The frost on Leia’s skin could be a mistake, then (it’s a common misconception, after all). But in the spirit of this post, we can think deeper about alternative explanations. Something worth remembering is that liquid water isn’t stable in a vacuum, and will quickly turn into ice or vapor depending on the temperature. Exposed skin will cool down a bit because the evaporating water takes away some energy, but not enough to freeze. However, when the air that filled the bridge expands rapidly into space its temperature drops, and moisture condenses into droplets that might then become ice. Perhaps some ice particles were deposited on Leia’s skin, attracted by static electricity, and were in the process of evaporating when we saw her again.
But the dangers of vacuum exposure are many. The loss of pressure would make fluids leak into soft tissues, and gas in internal cavities and organs could expand causing damage. Nitrogen bubbles would form in the blood (like when a scuba diver ascends too fast), changes in pressure and oxygen concentration would make it hard for the heart to pump blood, and continuous release of water vapor from inside the lungs could cool them down too much and form ice inside the airways of the respiratory system. A very dangerous situation occurs when the person holds her breath before the rapid decompression, because expanding air would rupture the delicate tissue in the lungs.
However, one would assume that someone with decades of experience in a space-based military operations would have enough training to avoid this, plus Leia’s mental connection with Kylo at the time might have provided some warning. We also don’t know the amount of protection her instinctive use of the Force could have provided against the lack of pressure (the Force starts affecting ice and dust particles near her hand before she flies back to the cruiser, and her eyes are not bloodshot when she then opens them nor her skin swollen, for instance), and the rest of the damage could be accounted for by her unconsciousness and need of advanced medicine after the event. People also wonder why no air is sucked into space when they open the door for her. I thought about it myself until I noticed that the entrance to the bridge has two doors, which might act as an airlock. Plus there’s also the possibility of a security field retaining the air inside, of course.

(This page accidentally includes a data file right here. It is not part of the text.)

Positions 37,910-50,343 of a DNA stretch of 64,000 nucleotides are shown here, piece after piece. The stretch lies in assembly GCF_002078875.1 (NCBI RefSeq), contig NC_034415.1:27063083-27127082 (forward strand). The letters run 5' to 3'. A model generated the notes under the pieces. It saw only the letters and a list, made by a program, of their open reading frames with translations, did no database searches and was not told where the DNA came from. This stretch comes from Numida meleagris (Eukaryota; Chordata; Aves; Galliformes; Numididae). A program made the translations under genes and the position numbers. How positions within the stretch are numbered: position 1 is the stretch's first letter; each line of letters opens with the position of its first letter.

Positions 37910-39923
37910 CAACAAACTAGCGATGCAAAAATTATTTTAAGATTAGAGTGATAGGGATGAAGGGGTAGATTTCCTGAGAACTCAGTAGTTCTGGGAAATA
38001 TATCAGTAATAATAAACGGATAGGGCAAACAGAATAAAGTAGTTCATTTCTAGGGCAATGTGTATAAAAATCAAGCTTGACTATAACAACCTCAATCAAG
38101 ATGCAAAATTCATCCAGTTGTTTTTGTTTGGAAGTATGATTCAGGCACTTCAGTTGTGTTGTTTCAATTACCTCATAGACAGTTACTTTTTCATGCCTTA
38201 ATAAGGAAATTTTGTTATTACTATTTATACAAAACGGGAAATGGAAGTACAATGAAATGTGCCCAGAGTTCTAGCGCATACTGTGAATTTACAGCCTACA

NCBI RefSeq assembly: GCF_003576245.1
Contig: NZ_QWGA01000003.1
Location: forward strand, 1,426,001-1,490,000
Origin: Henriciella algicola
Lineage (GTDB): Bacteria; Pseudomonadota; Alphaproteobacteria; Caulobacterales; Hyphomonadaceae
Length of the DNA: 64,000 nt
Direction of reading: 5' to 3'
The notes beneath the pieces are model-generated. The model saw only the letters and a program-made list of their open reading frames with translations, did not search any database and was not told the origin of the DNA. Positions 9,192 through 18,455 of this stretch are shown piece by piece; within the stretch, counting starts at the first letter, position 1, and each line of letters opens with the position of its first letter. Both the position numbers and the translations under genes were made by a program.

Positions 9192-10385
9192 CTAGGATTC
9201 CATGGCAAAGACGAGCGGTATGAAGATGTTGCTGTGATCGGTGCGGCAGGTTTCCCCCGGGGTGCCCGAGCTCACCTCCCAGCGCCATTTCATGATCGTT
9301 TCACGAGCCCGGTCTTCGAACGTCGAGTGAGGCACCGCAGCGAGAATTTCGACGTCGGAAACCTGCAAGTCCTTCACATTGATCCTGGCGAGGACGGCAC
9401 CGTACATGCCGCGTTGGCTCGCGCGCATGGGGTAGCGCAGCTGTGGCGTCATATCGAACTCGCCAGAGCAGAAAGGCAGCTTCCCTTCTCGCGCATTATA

Close encounters of the lightspeed kind
One of the climactic moments of the film arrives after the Resistance cruiser has been chased for many hours in deep space by a First Order fleet and the massive bulk of Snoke’s Supremacy, kept out of range by constantly accelerating, as evidenced by support ships falling behind when they run out of fuel (also, in an accelerating reference frame, the otherwise straight trajectories of the First Order’s barrage would turn into parabolas if they’re not fired exactly straight ahead, as we also see!). In a desperate maneuver to protect fleeing transports carrying what’s left of the entire Resistance, Vice Admiral Holdo decides to turn the cruiser around and engage the hyperdrive while aiming at the pursuing mega Star Destroyer.